Myanmar opposition leader Aung San Suu Kyi accused some of her opponents Wednesday of being "dishonest" in their campaigning ahead of crunch polls that her party is expected to sweep if the vote is free and fair.
In some of her most pointed criticisms yet of her opponents, the veteran democracy campaigner said some politicians and parties were "stooping low" during their campaigning -- although she stopped short of naming names.
"As we have gone around the country campaigning for the 2015 election, we heard that some people or some political parties are breaking the rules or using dishonest ways in their campaign," she told thousands of flag-waving supporters in the eastern town of Tachilek, close to Myanmar's borders with Thailand and Laos.
The once junta-run nation heads to the polls on November 8 in what voters and observers hope will be the freest election in decades.
Myanmar was run for decades by a brutal and isolationist junta but the military ceded power to a quasi-civilian government in 2011 paving the way to this year's elections.
In recent weeks the country has been gripped by a colourful and boisterous election campaign and Suu Kyi's National League for Democracy (NLD) is expected to make major gains.
The other major party contesting the vote is the army backed Union Solidarity and Development Party (USDP) loyal to former general turned current Prime Minister Thein Sein.
A myriad of smaller parties, many of them representing the country's multiple ethnic minorities, are also contesting the elections.
The road to the polls has been potholed with challenges. The impoverished country stretches from towering peaks in the north to southern tropical beaches, connected by poor infrastructure, and blighted by myriad ethnic conflicts and recent devastating floods.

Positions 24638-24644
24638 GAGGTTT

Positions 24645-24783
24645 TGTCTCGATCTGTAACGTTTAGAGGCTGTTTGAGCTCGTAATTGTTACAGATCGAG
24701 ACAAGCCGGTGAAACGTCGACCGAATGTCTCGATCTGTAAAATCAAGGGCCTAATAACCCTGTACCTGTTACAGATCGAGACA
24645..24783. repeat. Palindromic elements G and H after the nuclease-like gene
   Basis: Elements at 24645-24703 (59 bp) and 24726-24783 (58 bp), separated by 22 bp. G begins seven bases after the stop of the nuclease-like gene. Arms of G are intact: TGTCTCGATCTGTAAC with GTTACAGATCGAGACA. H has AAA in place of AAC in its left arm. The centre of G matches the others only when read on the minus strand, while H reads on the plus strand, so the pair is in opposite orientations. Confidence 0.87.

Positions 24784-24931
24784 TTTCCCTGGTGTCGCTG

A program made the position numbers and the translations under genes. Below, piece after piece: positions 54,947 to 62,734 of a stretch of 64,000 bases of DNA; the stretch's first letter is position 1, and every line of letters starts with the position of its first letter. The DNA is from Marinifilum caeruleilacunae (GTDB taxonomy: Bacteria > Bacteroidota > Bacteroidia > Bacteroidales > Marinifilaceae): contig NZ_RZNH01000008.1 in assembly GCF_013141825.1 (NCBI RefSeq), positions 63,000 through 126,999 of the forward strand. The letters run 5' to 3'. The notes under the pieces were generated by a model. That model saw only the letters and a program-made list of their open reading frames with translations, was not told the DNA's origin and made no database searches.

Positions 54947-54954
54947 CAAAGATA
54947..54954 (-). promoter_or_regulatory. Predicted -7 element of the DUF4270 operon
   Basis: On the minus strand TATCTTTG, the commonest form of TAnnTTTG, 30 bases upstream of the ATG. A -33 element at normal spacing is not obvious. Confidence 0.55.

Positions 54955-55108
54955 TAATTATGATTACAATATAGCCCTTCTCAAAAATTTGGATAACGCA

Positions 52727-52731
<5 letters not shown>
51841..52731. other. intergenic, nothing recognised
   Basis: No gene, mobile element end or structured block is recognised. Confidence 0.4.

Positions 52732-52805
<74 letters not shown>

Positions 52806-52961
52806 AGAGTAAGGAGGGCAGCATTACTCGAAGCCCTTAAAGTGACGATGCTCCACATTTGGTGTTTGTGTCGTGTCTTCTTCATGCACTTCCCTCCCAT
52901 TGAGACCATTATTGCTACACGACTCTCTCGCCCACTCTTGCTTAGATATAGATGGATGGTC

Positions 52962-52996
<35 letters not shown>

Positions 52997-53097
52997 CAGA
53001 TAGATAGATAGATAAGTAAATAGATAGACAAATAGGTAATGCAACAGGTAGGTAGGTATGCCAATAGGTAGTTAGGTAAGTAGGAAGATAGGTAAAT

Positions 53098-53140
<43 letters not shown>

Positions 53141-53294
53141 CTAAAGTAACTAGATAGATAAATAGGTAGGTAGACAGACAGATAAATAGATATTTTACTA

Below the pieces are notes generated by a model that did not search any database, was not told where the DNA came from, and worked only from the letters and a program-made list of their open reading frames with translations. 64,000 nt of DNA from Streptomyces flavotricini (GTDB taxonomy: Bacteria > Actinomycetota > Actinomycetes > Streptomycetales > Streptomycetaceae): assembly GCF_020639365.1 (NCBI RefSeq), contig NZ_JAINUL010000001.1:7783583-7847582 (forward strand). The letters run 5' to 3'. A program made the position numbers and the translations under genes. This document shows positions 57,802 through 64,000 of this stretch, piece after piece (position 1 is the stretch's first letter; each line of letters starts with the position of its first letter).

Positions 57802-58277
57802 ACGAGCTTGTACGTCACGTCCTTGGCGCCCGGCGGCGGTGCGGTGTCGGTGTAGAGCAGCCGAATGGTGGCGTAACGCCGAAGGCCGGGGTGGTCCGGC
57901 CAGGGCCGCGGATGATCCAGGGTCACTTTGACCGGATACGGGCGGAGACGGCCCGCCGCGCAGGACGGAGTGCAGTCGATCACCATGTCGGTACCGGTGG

NLD and USDP officials have previously accused each other of dirty tricks campaigning but neither have provided any smoking gun evidence.
But the NLD has little trust in the country's military.
Suu Kyi's party won a landslide 1990 general election, only for the junta to ignore the result and tighten its hold on power, imprisoning her for years.
At Wednesday's rally in eastern Shan State -- a region long wracked by ethnic insurgencies against the central government -- Suu Kyi said a vote for her party would free Myanmar from its isolated past
"The light of real democracy" would enable Myanmar to escape "living under the black shadow of dictatorship", she told a crowd of a few thousand.
"I would like to urge (you all) not to give up this chance,” she added.
Even if her party wins, Suu Kyi is barred by the constitution from becoming president, while a quarter of legislative seats are reserved for the military, giving them a de facto parliamentary veto.
But Suu Kyi has vowed to one day overturn that.
"This country will be developed only when the system is changed," she told the crowds.
"To change the system, we need to change the government."